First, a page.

SCA was a part of the three year project Remote Timber, that was concluded in August 2022. The aim of the research project was to examine how new technology such as 5G could could enable the hundreds of timber terminals across Sweden to be manned with remote-controlled timber loaders in the future.
The global premier of a remote-controlled High-lift wheel loader over 5G in SCA's wood terminal at Torsboda, Timrå in November 2021, is an important step towards remote-controlled machines and safer timber handling. Safer work environment is also an important part of the project and SCA’s sustainability work as well. Behind the research project is Mid Sweden University, SCA, Volvo CE, Telia, Biometria and Skogforsk.
The aim of the research project was to examine how new technology such as 5G could enable the hundreds of timber terminals across Sweden to be manned with remote-controlled timber loaders in the future.
In November 2021, the loader was tested at SCA's wood terminal at Torsboda, Timrå. Volvo CE had remodeled and equipped an L180 High-lift wheel loader with connected cameras and sensors that make it possible to remotely control the machine. All data is sent without delay using Telia’s 5G technology, which means that the operator has the same experience as if they were in the machine. This is entirely critical for being able to carry out remote control with precision and in a safe manner.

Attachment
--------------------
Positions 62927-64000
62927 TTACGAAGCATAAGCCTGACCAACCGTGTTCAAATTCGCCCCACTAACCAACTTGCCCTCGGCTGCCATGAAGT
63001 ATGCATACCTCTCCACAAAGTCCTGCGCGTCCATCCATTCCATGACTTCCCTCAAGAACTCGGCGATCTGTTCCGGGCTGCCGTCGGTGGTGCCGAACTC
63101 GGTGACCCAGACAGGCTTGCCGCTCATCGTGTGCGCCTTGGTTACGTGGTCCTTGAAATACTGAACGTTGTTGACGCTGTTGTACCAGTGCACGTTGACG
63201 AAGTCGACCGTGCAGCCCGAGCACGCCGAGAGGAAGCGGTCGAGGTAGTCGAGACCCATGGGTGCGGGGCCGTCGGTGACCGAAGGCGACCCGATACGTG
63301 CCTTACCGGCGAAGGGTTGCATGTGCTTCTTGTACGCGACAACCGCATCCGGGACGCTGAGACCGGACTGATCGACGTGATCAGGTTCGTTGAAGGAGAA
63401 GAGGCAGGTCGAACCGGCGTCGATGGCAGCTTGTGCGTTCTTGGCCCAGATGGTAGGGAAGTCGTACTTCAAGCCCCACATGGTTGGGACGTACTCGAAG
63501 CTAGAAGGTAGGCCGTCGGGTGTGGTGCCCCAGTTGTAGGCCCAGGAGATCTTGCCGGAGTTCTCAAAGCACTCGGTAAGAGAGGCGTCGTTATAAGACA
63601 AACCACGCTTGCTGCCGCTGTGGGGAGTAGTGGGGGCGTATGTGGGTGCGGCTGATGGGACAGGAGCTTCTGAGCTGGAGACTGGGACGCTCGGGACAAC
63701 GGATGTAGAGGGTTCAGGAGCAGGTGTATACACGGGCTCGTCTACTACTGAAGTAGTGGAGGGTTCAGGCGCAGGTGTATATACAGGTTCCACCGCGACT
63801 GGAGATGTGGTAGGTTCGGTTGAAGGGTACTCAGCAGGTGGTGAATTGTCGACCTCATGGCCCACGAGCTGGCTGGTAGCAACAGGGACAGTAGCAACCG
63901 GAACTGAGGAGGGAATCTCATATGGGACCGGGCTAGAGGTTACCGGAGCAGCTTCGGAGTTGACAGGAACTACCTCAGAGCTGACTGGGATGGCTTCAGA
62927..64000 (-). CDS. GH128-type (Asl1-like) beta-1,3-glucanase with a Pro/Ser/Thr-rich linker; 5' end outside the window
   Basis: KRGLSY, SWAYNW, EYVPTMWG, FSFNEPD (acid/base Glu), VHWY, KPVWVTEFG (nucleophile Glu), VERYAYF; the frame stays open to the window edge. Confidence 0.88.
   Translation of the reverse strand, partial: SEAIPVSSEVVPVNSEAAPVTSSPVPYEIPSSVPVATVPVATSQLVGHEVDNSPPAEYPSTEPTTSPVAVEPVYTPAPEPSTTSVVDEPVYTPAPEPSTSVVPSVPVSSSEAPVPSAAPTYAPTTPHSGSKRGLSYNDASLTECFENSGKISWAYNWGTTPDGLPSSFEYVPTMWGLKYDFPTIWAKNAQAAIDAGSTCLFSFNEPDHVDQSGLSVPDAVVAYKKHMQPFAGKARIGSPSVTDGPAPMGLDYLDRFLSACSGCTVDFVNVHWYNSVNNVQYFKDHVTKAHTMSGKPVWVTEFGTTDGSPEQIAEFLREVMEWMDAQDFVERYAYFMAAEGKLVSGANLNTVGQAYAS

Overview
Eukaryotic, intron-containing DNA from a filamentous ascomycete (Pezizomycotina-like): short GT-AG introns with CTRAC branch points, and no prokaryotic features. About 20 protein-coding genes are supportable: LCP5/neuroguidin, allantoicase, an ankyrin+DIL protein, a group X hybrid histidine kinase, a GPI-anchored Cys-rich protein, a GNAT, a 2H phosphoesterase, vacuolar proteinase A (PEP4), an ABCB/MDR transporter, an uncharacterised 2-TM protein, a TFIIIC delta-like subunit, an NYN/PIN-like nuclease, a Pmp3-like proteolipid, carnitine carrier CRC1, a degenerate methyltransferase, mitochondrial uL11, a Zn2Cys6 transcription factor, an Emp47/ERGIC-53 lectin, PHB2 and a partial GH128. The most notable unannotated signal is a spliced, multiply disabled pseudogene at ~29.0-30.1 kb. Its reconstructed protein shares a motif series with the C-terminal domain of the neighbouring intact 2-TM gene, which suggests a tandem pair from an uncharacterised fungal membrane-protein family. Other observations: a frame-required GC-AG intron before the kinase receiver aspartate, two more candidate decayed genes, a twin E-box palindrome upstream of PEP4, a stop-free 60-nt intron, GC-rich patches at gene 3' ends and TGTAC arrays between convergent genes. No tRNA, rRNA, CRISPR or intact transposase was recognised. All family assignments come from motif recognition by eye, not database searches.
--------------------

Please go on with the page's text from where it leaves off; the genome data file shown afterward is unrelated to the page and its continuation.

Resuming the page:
The results of the testing week have been successful and demonstrated that the new technology can enable remote-controlled terminals, and in doing so, make timber loading more efficient and provide operators with a safer and more conducive work environment, eliminating vibrations from machines, noise and lone working.
“This is an excellent project where we can assess how we can use 5G technology for remote control and the possibility of working remotely while connected. The project is entirely in line with SCA’s ambition to drive the trend toward more autonomous vehicles and improved operator support. This is also a key component of making forestry even more sustainable. Remote-controlled terminals can improve the work environment for operators, increase accessibility at the terminals and ensure efficient utilization of our machines,” says Magnus Bergman, head of staff, technology and digitalization at SCA Skog.
The Remote Timber research project is supported by Biometria, Mid Sweden University, Volvo Construction Equipment, SCA, Telia and Skogforsk. The research project is financed by the participating parties and by VINNOVA’s vehicle strategic research and innovation (FFI) program. The project also maps s current legislation and regulations in order to shed light on the legal preconditions for commercialization.